- Badass Israeli: A whole operational team of them in The Little Drummer Girl.
- Based on a True Story: Most of his books have at least a grain of true events in there; Smiley is thought by some to be based on SIS chief Sir Maurice Oldfield, although Le Carré himself identified author and MI-5 officer John Bingham, 7th Baron Clanmorris, as Smiley's model.
- Defictionalisation: Some spy-speak that le Carré just made up, such as "tradecraft", is now actually used by MI-5 and MI-6 agents in Real Life.
- Bittersweet Ending: Very, very common. One of le Carré's trademark touches is that the price of success in matters of espionage is permanent emotional and psychological damage to those who have had to participate in betrayal.
- Blackmail: Both by the Circus (a "burn") and by criminals.
- Blue Blood: George Smiley's wife, Lady Ann. A Murder of Quality spends some time unpacking their relative social discrepancy; many people in her circle consider him a totally inappropriate husband.
- Book Ends: The Smiley books are bookended by Smiley's involvement with Mundt and poor Alec Leamas, as decades later, Peter Guillam is held to account for that Berlin operation.
- Con Man: Toby Esterhaze of the Circus, in The Secret Pilgrim, convinces the CIA that an exiled Hungarian professor - a charlatan, completely worthless agent - is an anti-Communist hero, so that the Americans take him off the British hands and put him on their own payroll.
- Double Agent: Several.
- Downer Ending: In more than one case.
- Feed the Mole, Fake Defector... actually, most of the serious Espionage Tropes appear somewhere in le Carré's novels.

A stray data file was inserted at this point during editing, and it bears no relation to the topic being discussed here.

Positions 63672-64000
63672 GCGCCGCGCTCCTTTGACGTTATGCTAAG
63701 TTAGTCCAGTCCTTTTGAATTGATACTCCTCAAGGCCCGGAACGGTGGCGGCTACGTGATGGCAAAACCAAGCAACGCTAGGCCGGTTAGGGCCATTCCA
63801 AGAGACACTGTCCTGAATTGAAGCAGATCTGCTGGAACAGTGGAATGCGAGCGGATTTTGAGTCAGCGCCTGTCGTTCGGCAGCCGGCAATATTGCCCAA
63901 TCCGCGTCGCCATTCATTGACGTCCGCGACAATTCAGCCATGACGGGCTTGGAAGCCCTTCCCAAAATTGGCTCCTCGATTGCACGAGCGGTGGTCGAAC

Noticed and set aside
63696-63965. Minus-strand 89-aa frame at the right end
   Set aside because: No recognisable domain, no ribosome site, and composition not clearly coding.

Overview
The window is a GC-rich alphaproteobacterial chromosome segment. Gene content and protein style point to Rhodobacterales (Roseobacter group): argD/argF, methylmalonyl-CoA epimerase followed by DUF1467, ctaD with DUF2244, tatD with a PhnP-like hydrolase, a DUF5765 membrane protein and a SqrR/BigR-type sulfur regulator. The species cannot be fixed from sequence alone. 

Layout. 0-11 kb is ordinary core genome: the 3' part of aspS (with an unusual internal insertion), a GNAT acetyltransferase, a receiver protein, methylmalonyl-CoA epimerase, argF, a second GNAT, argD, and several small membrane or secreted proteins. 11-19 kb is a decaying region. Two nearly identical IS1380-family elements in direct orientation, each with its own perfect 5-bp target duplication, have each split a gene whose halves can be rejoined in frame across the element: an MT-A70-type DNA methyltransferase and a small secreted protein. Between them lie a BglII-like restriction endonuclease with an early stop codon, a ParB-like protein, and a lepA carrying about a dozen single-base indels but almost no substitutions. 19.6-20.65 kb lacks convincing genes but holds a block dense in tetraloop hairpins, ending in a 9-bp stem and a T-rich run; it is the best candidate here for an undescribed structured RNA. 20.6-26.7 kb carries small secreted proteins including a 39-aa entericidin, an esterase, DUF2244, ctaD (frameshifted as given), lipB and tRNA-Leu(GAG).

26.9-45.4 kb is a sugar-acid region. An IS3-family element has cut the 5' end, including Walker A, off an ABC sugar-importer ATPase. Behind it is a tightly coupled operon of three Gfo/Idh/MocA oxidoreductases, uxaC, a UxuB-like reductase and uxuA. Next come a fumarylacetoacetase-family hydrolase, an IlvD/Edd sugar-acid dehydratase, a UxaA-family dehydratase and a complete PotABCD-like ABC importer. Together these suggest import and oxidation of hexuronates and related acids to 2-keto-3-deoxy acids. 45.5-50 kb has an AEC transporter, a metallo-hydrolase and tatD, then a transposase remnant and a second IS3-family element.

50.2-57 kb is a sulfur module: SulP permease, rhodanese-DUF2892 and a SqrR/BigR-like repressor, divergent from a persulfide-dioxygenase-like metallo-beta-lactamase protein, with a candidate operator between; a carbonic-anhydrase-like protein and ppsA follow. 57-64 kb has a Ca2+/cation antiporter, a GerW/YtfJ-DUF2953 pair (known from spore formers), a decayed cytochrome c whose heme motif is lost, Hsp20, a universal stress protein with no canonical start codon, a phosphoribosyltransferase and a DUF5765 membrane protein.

- Gender Flip: Burr from The Night Manager is made a woman in the miniseries, played by Olivia Colman, adding the institutional sexism of MI-5 and a pregnancy in the middle of the operation to her troubles.
- Knowledge Broker: Connie Sachs, an ex-spy.
- Mandatory Unretirement: George Smiley just can't stay retired. Call For The Dead, The Spy Who Came In From The Cold, Tinker Tailor Soldier Spy and Smiley's People all have him pulled back into the Circus after an attempt at retirement. (And A Murder of Quality has him investigate a murder during one of those periods as a favour to an old friend.)
- No Celebrities Were Harmed: Le Carré uses his own made-up code names for various organisations in order to avoid revealing classified information. For example, the KGB is always referred to as "Moscow Centre" and MI-6 is referred to as "The Circus" because its headquarters is on Cambridge Circus. (In reality, it wasn't. He saw a building there that he thought would be a good HQ for the agency.)
- Prequel: A Legacy of Spies effectively serves as one for The Spy Who Came in From the Cold. In addition to exploring Alec Leamas' backstory, the novel reveals how and why Hans Dieter Mundt became a British mole, and the planning of the covert operation that Leamas was sent on.
- Retcon: Smiley loses about a decade or so off his age between Call for the Dead and Tinker, Tailor, Soldier, Spy.
- Ripped from the Headlines: Several of his books have come out in advance of the headlines from which they might have been ripped. A few months after Single & Single was released, there was a minor scandal involving Citibank laundering money for Russian Mobsters. Le Carré's submitted his manuscript for Our Game, a book about a civil war breaking out in the Caucasus, about three months before the rekindling of war in Chechnya. And The Constant Gardener came out just as the New York Times published a series on the misdeeds of pharmaceutical companies in Africa.
- Said Bookism
- Setting Update: The miniseries of The Night Manager moves it from 1993 to contemporary 2015, with much use of updated technology, and Jonathan Pine's first encounter with Roper's machinations taking place during the Arab Spring.